Spring bear hunters were just arriving as Leo and I headed home, but Denis expected an excellent season because trail cameras revealed that bears were hitting every one of the established 23 bait sites. In fact, one site had seven different bears visiting there.

The territory has a thriving moose population, and the fact that the lodge has an 80 percent repeat-customer clientele indicates the quality of moose hunting. Because moose hunts here take place during the rut, calling is the standard hunting technique.

CONSERVATION THEME

The strong conservation ethic at Bryson really impressed me. Denis has a degree in fish and wildlife while his wife, Laurel LeBrun, has a degree in terrain and water, and the couple has used their knowledge to take actions to protect and enhance the natural resources at Bryson.

Some examples of sound conservation principles at the lodge include the construction of walleye spawning grounds, setting of a slot limit for walleyes, fire-hosing brook trout spawning areas, stocking of brook trout, setting daily limit at five brook trout when the provincial limit is 10 fish, policy of releasing younger lake trout, policy of not shooting female bears with cubs, hunting only 10 of 20 designated moose zones annually, limiting moose kills in each zone, and regulating the shooting of female moose.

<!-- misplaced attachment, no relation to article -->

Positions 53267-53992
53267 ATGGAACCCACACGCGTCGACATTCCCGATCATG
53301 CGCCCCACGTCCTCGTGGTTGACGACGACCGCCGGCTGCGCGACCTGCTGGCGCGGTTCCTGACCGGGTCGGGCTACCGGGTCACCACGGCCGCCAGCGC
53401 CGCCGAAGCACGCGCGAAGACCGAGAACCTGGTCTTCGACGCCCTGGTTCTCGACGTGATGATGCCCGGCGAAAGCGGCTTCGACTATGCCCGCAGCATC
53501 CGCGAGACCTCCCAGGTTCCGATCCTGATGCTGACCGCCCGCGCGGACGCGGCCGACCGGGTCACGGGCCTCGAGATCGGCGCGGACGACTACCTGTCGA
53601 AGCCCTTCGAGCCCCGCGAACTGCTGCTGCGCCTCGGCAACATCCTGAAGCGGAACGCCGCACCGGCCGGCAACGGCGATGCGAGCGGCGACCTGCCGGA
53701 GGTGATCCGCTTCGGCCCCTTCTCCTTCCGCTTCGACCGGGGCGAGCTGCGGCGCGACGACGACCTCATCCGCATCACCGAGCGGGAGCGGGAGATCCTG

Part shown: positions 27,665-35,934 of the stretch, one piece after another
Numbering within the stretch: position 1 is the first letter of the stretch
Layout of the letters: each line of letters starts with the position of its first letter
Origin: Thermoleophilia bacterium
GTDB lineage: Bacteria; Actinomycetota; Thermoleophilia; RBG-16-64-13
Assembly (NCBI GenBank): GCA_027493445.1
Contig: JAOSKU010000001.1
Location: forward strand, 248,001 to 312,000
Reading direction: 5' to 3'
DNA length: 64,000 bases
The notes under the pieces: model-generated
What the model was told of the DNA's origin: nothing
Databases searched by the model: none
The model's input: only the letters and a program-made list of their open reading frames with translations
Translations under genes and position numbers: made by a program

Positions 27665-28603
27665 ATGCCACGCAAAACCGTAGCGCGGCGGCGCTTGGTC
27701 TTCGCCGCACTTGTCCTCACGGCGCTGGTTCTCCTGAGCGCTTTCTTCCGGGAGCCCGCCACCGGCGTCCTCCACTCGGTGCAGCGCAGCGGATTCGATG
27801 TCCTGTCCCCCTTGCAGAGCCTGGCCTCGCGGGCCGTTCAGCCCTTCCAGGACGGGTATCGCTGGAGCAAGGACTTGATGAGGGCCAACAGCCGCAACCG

FACILITIES

Even though Bryson Lake Lodge lies deep in “the bush,” the facilities here offer all the comforts of home such as hot showers, full kitchens, and heat.

The main lodge has a reception room, store, game room, satellite phone and even wireless internet while the 10-suite lodge has a hot tub.

For more information on Bryson Lake Lodge, visit www.lacbryson.com or call Denis toll-free at 1-855-683-1790.

Outdoors Calendar

Monday: Trap and Skeet Shooting at Lisbon Sportsmen’s Club at 5:30 p.m.

Wednesday: Trap shooting at Black Lake F&G at 7 p.m.

Friday-Sunday: St. Lawrence Bowfishing Championship (www.stlawrencebowfishing.com).

Saturday: Bass Season opens for St. Lawrence and Jefferson County waters.

Saturday: Muskellunge Season opens on St. Lawrence River; 54-inch minimum size requirement.

Saturday: Pillar Point 34th Annual Bass and Walleye Fishing Derby.

June 27-28: Free Fishing Days in New York State Waters.

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Hooks and Antlers: Report has good news for trout and salmon anglers

First published: June 07, 2015 at 1:35 am
Last modified: June 07, 2015 at 1:35 am

Preliminary information from the “2014 Annual Report of the Bureau of Fisheries Lake Ontario Unit and St. Lawrence River Unit to the Great Lakes Fishery Commission’s Lake Ontario Committee” contains good news for the lake’s trout and salmon anglers.

The report is a collaborative effort of NYSDEC, the Ontario Ministry of Natural Resources, U.S. Geological Survey, U.S. Fish and Wildlife Service, and academic partners. Today’s column includes selected information from the preliminary report recently released by DEC Bureau of Fisheries.

Fishing Boat Survey

The 2014 Lake Ontario Fishing Boat survey ran from April 15 through September 30, and information from that survey — and similar surveys covering 1985 to 2013 — are referenced here.